Politics And Dating: Maybe It's A Good Mix

Politics affect people and are an indication of their values, so don’t you want to know where your date stands?
01/25/2017 02:13 pm ET Updated Jan 26, 2017
Robert Koene via Getty Images

We’ve all heard the advice: don’t talk politics on a fist date, because politics and dating don’t mix. But in America’s divisive political climate, the chances are the subject of politics will come up. So what do you do? Casually avoid the topic, or make a joke to distract your date?

Avoidance is not such a great strategy

Sure, it’s a huge turn-off when the discussion gets heated and you could be all flirty instead. But politics and dating are intertwined  ―  politics affect people, and are an indication of their values, so don’t you want to know where your date stands?

Strangely, sticking to safe topics is not a popular choice on a first date. According to Match’s annual “Singles in America” study, 80 percent of the 5,500 Americans surveyed said that politics, religion, and money were all fair game on a first date and that talking about politics increases your chances of a second date by 91 percent.

That’s not necessarily good news. The two presidential candidates running in 2016 were the most unpopular and polarizing candidates in recent history, and many people aren’t happy with Congress. But these are issues that won’t go away anytime soon, at least not before the next election cycle. So perhaps it’s time we sat down and had an honest talk about politics and dating.

Here’s another stat from Match’s study:

Seventy-nine percent of singles don’t have a problem dating someone from a different political party, and only 6 percent felt it necessary that their partner have the same political beliefs.

While it might feel like a great divide if you are on opposite sides of the aisle, that’s not what people care about most.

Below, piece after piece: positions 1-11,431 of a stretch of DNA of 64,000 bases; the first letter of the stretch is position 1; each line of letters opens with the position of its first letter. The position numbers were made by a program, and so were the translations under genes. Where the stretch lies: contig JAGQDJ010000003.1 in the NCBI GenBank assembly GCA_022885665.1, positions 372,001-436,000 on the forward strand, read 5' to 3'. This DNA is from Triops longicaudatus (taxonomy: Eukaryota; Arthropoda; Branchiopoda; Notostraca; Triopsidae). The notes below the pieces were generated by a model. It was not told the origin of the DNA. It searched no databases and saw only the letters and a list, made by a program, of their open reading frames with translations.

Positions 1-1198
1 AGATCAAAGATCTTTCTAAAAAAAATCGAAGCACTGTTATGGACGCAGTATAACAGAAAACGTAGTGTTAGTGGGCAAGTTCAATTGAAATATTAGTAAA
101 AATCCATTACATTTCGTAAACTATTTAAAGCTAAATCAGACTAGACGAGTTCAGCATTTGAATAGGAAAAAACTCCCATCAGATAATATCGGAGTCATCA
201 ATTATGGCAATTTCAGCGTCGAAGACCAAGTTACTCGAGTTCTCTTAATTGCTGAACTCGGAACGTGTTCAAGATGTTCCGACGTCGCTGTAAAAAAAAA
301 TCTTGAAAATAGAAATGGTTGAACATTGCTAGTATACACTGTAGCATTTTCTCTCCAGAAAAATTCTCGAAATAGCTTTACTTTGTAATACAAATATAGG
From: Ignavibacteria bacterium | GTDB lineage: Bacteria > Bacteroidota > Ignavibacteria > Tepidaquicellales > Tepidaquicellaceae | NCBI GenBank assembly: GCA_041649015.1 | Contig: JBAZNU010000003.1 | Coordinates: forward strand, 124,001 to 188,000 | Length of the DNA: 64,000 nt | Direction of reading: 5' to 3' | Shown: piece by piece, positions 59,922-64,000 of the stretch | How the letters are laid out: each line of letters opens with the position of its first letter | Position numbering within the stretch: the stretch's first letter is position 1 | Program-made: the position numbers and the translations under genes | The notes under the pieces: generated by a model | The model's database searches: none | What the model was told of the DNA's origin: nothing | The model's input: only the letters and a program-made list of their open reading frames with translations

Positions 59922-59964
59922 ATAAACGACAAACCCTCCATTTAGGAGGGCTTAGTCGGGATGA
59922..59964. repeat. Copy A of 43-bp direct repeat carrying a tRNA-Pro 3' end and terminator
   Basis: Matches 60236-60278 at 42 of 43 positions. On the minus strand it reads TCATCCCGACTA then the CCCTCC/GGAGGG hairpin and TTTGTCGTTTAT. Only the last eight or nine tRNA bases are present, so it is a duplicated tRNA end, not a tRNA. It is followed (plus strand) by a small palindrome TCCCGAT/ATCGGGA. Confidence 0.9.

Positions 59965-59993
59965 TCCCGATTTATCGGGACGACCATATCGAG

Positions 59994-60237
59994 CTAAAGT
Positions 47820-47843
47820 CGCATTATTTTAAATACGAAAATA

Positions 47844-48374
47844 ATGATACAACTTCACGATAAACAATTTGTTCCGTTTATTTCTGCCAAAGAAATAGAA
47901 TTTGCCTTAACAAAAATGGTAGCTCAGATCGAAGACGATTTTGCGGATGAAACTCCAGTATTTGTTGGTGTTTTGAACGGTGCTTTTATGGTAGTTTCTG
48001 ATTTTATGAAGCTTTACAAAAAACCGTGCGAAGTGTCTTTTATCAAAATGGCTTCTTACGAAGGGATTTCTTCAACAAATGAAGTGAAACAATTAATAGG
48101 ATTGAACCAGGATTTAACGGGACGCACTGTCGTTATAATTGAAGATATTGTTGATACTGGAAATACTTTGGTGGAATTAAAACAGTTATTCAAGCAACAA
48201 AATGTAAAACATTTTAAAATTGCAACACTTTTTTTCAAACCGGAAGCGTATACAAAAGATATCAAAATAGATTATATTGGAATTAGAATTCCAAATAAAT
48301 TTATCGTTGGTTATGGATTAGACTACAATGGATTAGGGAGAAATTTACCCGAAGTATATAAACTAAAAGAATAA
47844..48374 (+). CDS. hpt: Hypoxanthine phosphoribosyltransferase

What do Match’s findings really mean then? According to anthropologist Helen Fisher, people want to be able to discuss important issues with a partner. They want someone smart and knowledgable, even if they don’t agree. Here’s the thing: it spurs your own curiosity and interest in the world if your partner shares this curiosity. Politics is really about thinking of the future and who we want to be, how decisions we make now will affect us going forward. And that’s a good thing to debate.

In the end, it’s really about having conversations

But this time, it could be argued, is different. People are more concerned with the emotional climate post-election, and what our values are as Americans. Some time over the past several years, we have lost ourselves, and our ability to compromise, or at least understand a different point of view. We stopped listening to each other. We’re so busy shouting that we don’t take time to verify if what we’re arguing is actually true.

So the next time you’re on a date and the subject of politics comes up, have a real discussion. Don’t just speak your mind.

Instead of trying to persuade someone to agree with you (they won’t), or that their views are false (who wants to admit that?), try listening. Try asking questions. See if there is some common ground for the two of you to work with. See how your date has come to the conclusions he’s made. What’s his background? Education? What does he do for a living? What did his parents do, and what is their story?

We as a country have a long way to go in terms of understanding one another. Dating can help us, because it’s all about building bridges between two people. Dating helps us understand each other because we are seeking connection. This is the whole purpose of dating - to build connection despite our differences.

And happiness in life is all about connection, isn’t it?

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